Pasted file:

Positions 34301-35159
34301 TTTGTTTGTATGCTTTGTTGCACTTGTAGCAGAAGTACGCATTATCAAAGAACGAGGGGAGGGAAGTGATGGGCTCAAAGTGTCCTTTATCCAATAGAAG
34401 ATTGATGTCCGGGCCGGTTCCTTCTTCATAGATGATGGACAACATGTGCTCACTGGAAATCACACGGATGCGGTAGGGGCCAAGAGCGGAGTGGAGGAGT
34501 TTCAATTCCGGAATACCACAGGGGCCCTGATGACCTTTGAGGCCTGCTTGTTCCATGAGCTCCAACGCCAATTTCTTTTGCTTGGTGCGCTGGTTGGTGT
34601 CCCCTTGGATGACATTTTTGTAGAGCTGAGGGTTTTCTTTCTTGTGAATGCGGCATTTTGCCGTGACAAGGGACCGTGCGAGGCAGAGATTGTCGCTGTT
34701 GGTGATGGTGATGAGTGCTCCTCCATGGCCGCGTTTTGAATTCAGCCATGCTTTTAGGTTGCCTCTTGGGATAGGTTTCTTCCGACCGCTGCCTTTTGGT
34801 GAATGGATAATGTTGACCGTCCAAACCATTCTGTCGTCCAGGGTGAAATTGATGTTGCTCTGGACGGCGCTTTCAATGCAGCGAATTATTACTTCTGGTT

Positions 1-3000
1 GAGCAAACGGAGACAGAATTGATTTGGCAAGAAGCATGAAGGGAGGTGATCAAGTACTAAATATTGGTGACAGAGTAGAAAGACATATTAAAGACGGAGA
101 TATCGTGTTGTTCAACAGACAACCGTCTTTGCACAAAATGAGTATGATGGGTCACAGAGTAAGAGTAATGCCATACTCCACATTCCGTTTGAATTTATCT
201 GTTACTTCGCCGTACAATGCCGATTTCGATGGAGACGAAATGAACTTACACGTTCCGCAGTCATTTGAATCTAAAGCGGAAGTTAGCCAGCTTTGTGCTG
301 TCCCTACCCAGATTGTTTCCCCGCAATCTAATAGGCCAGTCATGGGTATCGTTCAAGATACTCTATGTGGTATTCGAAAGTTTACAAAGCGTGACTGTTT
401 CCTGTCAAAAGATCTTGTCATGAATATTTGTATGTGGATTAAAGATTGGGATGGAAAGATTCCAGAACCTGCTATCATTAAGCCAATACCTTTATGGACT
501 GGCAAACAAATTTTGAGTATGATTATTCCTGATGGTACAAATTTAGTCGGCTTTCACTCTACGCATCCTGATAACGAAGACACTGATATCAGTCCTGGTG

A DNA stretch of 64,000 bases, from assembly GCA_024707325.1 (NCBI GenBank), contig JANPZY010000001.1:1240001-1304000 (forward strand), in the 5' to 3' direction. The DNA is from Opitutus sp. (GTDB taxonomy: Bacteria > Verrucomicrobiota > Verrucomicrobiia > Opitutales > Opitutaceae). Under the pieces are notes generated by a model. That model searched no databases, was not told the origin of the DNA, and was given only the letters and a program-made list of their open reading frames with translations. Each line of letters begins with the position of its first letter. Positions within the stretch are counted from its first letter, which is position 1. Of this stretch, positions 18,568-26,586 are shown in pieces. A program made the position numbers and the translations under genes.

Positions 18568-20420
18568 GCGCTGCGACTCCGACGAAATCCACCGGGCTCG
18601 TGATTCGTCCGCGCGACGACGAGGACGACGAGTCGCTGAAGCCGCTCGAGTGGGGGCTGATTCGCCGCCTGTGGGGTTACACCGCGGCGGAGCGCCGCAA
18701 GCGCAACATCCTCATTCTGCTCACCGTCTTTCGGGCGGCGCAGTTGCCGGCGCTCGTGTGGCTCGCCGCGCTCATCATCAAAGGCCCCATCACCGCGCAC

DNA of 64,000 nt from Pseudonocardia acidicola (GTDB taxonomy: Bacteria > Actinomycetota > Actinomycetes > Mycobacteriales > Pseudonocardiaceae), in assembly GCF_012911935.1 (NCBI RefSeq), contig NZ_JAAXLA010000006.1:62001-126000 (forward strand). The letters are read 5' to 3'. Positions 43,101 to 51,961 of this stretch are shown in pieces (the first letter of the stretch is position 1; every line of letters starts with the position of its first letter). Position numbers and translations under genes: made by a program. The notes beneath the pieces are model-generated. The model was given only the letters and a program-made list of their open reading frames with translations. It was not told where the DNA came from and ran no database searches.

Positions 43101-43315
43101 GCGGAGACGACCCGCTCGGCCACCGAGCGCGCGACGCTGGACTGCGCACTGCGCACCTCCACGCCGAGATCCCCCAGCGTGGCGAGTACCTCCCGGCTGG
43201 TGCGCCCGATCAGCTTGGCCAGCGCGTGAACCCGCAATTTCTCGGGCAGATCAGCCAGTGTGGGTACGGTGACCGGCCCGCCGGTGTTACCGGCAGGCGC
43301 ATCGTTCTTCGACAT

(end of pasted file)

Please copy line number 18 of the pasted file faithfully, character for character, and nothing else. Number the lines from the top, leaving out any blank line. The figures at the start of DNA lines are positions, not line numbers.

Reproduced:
18601 TGATTCGTCCGCGCGACGACGAGGACGACGAGTCGCTGAAGCCGCTCGAGTGGGGGCTGATTCGCCGCCTGTGGGGTTACACCGCGGCGGAGCGCCGCAA